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Advances in Quantum Technology: From Quantum Information to Quantum Devices

School and Workshop | 2012
Pasquale Sodano (IIP-UFRN)
Sougato Bose (University College London)
Cristiane Morais Smith (Utrecht University )
Andrea Trombettoni (SISSA)


Chair: Pasquale Sodano, International Institute of Physics (Natal, RN, Brazil)

Sougato Bose, University College London (London, UK)

Christiane de Morais-Smith, University of Utrecht (Utrecht, The Netherlands)

Andrea Trombettoni, CNR-IOM and SISSA (Trieste, Italy)


Workshop fees:

Students             = USD 170,00 / €140,00 / R$ 300,00

Professionals     = USD 270,00 / €220,00 / R$ 500,00

Payment must be made in cash on the first day of the School in one of the currencies listed above.


Applications to the Conference may be submitted until August 10 2012.

For any inquiries about the program please contact one of the Directors of the Conference.

The Conference addresses recent theoretical and experimental results concerning the engineering of quantum states implementable in selected condensed matter systems, with an eye on the applications to solid state realization of qubits and quantum devices enabling to implement quantum protocols. Particular attention will be given not only to the analysis of the new quantum states emerging in pertinently engineered quantum devices and new materials but also to relevant results obtained in investigations on long distance quantum entanglement, quantum state transfer and topological quantum computation with the aim of pointing to the most promising devices for the experimental realization of these quantum protocols.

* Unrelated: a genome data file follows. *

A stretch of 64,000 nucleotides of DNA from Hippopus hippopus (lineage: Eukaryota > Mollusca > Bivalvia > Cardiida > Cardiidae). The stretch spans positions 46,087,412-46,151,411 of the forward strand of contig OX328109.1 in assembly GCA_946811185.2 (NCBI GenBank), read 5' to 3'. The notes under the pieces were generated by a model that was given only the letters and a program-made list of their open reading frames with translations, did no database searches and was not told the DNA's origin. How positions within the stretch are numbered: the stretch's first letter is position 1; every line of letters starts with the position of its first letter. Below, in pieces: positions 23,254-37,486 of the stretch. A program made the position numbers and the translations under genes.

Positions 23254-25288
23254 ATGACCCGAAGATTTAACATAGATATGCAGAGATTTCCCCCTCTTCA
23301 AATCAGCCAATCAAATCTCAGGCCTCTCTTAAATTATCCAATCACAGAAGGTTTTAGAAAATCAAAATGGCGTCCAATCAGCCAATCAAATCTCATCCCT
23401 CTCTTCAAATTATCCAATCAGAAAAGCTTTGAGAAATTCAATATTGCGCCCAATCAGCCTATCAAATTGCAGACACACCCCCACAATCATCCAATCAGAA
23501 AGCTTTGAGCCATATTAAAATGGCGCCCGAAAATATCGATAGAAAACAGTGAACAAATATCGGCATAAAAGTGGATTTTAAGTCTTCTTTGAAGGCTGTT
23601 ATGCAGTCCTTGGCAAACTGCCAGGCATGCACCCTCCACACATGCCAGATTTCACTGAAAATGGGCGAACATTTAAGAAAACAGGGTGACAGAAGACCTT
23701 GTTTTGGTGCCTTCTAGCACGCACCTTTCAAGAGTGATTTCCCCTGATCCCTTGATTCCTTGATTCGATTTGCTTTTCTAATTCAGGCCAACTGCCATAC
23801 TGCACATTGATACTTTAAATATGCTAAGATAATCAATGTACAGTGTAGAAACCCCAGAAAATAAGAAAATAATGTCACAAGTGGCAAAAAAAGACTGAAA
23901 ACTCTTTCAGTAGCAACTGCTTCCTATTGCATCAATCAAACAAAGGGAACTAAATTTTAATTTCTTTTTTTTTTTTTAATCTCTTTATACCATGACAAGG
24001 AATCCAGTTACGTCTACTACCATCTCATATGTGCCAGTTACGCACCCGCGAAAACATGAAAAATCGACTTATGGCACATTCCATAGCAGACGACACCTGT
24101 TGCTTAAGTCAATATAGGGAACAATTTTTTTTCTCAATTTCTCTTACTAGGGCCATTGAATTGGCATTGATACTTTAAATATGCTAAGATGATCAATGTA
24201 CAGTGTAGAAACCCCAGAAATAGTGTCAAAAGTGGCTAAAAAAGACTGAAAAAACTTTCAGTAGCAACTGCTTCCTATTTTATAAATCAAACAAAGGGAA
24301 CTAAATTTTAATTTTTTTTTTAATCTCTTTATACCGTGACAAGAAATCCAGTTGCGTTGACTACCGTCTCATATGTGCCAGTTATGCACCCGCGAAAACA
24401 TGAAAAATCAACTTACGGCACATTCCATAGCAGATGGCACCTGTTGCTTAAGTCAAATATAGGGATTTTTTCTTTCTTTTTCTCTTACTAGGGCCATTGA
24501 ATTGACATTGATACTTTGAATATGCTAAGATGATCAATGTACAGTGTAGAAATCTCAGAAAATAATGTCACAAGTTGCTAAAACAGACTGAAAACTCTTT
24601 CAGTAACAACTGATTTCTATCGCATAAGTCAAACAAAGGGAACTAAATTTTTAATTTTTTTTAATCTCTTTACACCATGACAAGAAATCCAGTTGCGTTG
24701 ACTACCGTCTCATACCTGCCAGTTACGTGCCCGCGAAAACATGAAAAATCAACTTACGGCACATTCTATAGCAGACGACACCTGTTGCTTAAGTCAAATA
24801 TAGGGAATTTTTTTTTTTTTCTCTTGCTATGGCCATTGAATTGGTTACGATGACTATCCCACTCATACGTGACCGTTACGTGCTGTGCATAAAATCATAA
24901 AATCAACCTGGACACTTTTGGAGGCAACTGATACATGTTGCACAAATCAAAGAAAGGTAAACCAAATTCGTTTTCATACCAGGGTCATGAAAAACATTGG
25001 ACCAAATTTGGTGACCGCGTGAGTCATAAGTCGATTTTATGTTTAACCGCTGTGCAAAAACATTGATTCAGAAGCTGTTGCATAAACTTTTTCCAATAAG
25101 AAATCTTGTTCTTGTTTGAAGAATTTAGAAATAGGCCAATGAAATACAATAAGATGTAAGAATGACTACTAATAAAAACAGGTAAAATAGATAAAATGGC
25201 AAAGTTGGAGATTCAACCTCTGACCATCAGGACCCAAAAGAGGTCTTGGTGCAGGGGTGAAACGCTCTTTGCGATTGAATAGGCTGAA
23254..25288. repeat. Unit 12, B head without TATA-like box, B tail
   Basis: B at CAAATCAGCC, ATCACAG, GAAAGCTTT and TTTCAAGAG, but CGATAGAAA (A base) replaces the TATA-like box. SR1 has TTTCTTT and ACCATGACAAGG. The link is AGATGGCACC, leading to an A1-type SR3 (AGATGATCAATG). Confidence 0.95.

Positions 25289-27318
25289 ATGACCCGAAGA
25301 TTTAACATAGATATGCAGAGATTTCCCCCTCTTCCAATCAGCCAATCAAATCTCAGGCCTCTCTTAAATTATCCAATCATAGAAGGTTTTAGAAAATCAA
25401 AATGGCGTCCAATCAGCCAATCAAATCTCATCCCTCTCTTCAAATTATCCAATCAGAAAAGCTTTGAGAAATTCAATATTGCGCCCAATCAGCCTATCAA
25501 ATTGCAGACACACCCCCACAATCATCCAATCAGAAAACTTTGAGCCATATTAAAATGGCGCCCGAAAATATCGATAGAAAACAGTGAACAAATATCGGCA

New quantum states may emerge- for instance- as a result of the pertinent engineering of a quantum device (such as: superconducting Josephson networks with impurities, optical devices, ultracold atoms, quantum dots) or in “new materials” (such as graphene, topological insulators and superconductors). The interest in these new states is further increased by the huge progresses of the last years in the creation and control of mesoscopic systems displaying macroscopic quantum coherence. Furthermore, it is by now becoming evident that many features of such quantum devices and materials may be explained using methods developed in modern field theories and string theory. Part of the workshop will be also devoted to a review of these methods.

The Conference is intended not only for graduate students and young post doctoral fellows involved in researches at the interface between condensed matter (and/or cold atoms) and quantum information theory, but it is also aimed at providing an arena where theoretical and experimental physicists may meet in order to stimulate a synergy to face the challenging task of engineering new quantum settings where quantum information protocols can be implemented.

The Program foresees a series of minicourses (3-4lectures of 45 min. each) to be delivered mainly in the first week of the conference and a series of invited research seminars (45 min.) to be delivered mainly in the second week of the conference. Participants are encouraged to attend both weeks and are encouraged to present the results of their research either as a short (20 min.) talk or as a poster in one of the two planned poster sessions.

The minicourses will focus on:

Dirac and Majorana zero modes in condensed matter systems and quantum devices;

Superconducting Quantum Devices;

Quantum Devices and Quantum Simulation of Condensed Matter Systems with Cold Atoms;

Quantum Interferometry;

Quantum Devices with Impurities;

Topological insulators and superconductors;

Topological Order and Topological Quantum Computing;

Entanglement in many body systems.